A funny thing happened about six months later. First, though, I have to mention that Missy Prissy tends to climb up my window screens to let me know she’d like to come in. That being said, one night a terrible racket on the porch caused me to jerk awake and bang my head on the ceiling about 10 feet or so above my bed. I looked over whence came the noise and saw this big form splatted on the screen on my bedroom window.

My first thought was “What the heck is that?” and then, I started to laugh: it was Joseph. The only reason that I could think of that might explain his being on the screen was that he had seen Missy Prissy climbing the screens and she got to come in. I guess he figured that if it worked for her, why shouldn’t it work for him. He tried all three screens and, as I think about it now, that may have been the last time I saw him.

Anyway, now that you know what the wildlife of Brooklyn, New York is really about, maybe you’ll have a different perspective about this crazy, wildlife city. I sure do.



Copyright © 17 April 17, 2021.  Mary E. Purpari. All Rights reserved  

Sunday, April 11, 2021

AtoZ of Animals I have met: “‘I’ is for Imp of the Devil” #AtoZBloggingChallenge#

When I was a fairly little girl, my maternal Grandfather (Gramps) bought my maternal Grandmother (Grammy) a silver toy poodle. I spent so many weekends with them that Beau Maurice became one of my best friends ever. And you’re probably wondering what a silver toy poodle named Beau Maurice (where did she get that name? She was English) has to do with an imp of the Devil.

It’s a good question. I would also like to know the answer to that one, to tell the truth. He was the sweetest little guy; I just loved him to death. He did tend to leave to his toys all over the house in the most unexpected places. And his howls were almost as shrill as the sirens of the firetrucks that he howled with as they screamed past my Grandparents’ house. Or maybe it was because he would jump onto the back of the sofa under the window so he could hear them better and be more in tune with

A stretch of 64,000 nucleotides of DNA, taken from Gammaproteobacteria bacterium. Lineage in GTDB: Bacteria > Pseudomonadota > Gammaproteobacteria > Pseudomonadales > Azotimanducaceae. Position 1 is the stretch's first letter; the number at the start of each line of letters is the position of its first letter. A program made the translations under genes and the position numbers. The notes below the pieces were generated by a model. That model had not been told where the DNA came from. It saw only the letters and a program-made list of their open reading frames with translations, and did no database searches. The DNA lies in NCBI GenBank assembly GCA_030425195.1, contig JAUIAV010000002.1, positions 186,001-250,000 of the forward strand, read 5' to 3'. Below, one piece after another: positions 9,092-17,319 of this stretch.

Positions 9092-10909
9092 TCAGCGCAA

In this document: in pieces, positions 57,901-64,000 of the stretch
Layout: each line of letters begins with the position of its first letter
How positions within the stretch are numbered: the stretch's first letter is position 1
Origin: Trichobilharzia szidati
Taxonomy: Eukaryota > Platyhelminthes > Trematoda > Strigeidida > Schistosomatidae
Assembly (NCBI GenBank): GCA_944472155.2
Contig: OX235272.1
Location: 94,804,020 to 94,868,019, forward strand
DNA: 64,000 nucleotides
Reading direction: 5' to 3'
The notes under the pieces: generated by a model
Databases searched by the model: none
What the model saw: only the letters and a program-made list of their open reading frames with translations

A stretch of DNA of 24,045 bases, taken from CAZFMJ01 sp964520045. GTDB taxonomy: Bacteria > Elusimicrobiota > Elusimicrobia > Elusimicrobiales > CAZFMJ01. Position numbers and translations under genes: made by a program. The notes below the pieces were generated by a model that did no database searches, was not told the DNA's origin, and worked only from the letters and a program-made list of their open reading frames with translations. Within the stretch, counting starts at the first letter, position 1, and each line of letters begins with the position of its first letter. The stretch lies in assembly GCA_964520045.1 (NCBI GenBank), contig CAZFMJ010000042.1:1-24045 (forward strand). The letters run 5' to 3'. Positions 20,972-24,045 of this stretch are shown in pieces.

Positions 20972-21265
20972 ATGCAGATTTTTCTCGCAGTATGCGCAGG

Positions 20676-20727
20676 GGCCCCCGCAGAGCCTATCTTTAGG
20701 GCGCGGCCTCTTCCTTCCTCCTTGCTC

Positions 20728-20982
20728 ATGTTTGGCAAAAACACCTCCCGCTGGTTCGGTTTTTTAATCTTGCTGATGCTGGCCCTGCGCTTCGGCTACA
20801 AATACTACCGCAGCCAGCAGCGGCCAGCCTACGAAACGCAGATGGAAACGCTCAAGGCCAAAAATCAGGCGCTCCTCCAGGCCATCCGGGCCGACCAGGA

his howls.

I don’t know. I really don’t. All I know is, that that is what she called him.

Something else I know is that when we would call Grammy, she would say, “Where’s Mickie?” and he would run and jump onto the back of the couch, with his whole back half wagging (I knew, because I’d seen him doing it before.) Then she would tell him, “She’s on the phone” and he would come and lick the phone. And when I said, “Hi Beau, I love you”, he would give soft little yips in reply.

And when I stayed at their house, he always knew I was coming, because he would be sitting in that usual spot watching for the car to arrive, and then he would come greet me at the door with a flurry of yips and jumps that any gymnast would envy. Yep, he was my best friend.

He lived to a very old age and was Grammy’s companion for several years after Gramps died. She obtained another that looked almost just like him, but it was never quite the same and when the second died, she never got another. There was only one Beau Maurice, the little Imp of the devil, and I’m so glad I got to be his friend.

The silver toy poodle here on the right has the same caring look Beau had, but he was immaculately groomed, at least once a month.




Copyright © 11 April 2021. Mary E. Purpari. All Rights Reserved.